Forty years after Palace insider Primitivo “Tibo” Mijares vanished, what became of him remains unknown.
But as the country celebrates the 31st anniversary of the EDSA People Power Revolution this week, his family hopes Tibo and his controversial book, “The Conjugal Dictatorship of Ferdinand and Imelda Marcos”, would not be forgotten.
'First tell-all book'
Tibo disappeared months after the book was published in the United States in 1976. He was allegedly abducted by the Marcos military.
It was the first-of-its-kind, a tell-all book providing details about the alleged excesses of the Marcos dictatorship and the private lives of the First Couple and their cronies.
Written by someone from then-President Ferdinand Marcos’ inner circle, the book was hailed, found credible and authoritative by those who read it during the years of living dangerously. It was banned in the Philippines, read surreptitiously only by those who dared.
No ordinary reporter
Tibo was a reporter of the Marcos-controlled newspaper, “The Daily Express”.
But he was no ordinary reporter. He was one of the few who had direct access to Marcos on a daily basis, as evidenced by a memo handwritten by Marcos on September 28, 1972, days after the proclamation of martial law.
A pioneer in 'fake news'?
He was far from saintly. In his book, Tibo owned up to his role in the dictatorship. As chief Marcos propagandist, Tibo’s job was to convince Filipinos that martial law was a necessary response to reforming society and battling the communist insurgency.
He wrote a press release, he said, about the ambush of then-Defense Secretary Juan Ponce Enrile even before it happened. The ambush was supposedly the final straw that would push Marcos to declare martial law.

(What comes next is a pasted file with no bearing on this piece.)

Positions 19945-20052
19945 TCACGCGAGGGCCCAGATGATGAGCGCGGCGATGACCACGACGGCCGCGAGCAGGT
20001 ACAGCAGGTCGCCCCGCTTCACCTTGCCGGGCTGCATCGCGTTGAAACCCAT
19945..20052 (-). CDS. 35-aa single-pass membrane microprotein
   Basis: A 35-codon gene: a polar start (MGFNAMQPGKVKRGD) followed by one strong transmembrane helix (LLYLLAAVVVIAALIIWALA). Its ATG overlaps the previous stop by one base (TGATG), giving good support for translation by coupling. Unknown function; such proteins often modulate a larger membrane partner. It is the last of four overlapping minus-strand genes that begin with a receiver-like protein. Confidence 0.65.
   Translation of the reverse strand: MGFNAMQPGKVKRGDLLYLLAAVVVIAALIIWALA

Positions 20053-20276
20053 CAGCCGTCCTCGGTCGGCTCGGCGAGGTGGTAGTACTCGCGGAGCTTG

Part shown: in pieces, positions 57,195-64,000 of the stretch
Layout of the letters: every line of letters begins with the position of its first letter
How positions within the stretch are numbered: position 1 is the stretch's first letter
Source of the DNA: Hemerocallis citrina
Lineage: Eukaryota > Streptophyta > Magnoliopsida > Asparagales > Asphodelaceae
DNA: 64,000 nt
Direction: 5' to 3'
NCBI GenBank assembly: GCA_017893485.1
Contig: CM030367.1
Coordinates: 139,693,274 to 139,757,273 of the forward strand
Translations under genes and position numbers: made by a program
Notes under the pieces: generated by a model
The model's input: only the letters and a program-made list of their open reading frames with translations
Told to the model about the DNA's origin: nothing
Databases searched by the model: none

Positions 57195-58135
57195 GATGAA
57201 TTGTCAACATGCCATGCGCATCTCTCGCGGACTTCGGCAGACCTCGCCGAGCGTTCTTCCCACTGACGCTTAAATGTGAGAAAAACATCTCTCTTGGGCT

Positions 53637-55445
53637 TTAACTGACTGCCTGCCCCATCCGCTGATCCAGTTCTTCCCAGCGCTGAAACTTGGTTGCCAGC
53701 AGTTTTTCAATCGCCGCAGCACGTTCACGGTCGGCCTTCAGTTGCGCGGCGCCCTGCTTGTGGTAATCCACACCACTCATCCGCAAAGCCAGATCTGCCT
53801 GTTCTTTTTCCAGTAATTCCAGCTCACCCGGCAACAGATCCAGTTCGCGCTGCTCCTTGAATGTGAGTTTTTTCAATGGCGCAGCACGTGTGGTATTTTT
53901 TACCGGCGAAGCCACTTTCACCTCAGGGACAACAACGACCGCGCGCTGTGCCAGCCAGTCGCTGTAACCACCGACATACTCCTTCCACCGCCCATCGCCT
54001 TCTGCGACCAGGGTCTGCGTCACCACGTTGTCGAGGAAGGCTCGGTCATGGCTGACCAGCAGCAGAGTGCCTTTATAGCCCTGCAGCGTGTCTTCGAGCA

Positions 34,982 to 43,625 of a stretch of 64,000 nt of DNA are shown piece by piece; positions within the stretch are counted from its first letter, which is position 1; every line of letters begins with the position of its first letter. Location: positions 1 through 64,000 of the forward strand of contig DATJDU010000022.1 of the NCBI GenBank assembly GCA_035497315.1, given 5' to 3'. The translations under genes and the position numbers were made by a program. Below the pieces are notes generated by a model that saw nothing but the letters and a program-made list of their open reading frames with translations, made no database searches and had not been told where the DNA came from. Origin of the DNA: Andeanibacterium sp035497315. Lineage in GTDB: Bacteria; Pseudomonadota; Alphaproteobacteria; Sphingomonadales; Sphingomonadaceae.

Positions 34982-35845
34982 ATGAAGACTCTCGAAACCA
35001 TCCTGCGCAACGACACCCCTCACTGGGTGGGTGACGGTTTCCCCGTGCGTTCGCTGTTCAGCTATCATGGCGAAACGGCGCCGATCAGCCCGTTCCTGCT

“Sya na yung pinaka unang fake news troll sa kasaysaysan ng mundo,” said his son-in-law Joey Gurango.
“He put out all the fake news back then that justified martial law. And Filipinos, including myself, would read about it and think, tama, dapat nga magkaroon ng martial law. We believed it.”
Ten years later, on February 23, 1986, a day after Enrile broke away from Marcos, Enrile would confirm what Tibo wrote, saying his ambush was indeed fake.(Enrile however would change his tune once again when his book, “Juan Ponce Enrile: A Memoir” was launched in 2012).
Living the good life
Tibo was paid handsomely for his services.
“My wife’s family really benefitted from it,” Gurango said. “They lived the good life. They got to travel all over the world at the expense of government. They had nice cars and a nice place to live. There was no reason to bite the hand that fed him.”
That was, until Tibo’s conscience began eating him up.
Tibo defected while in the United States on official mission in 1974.
In June 1975, he found himself preparing to divulge damning information about the Marcos dictatorship before a United States congressional inquiry.
On the night before he was set to testify, Tibo wrote that he received a call from President Marcos, dissuading him to appear in the hearing. An aide then offered him $100,000, a big sum back then.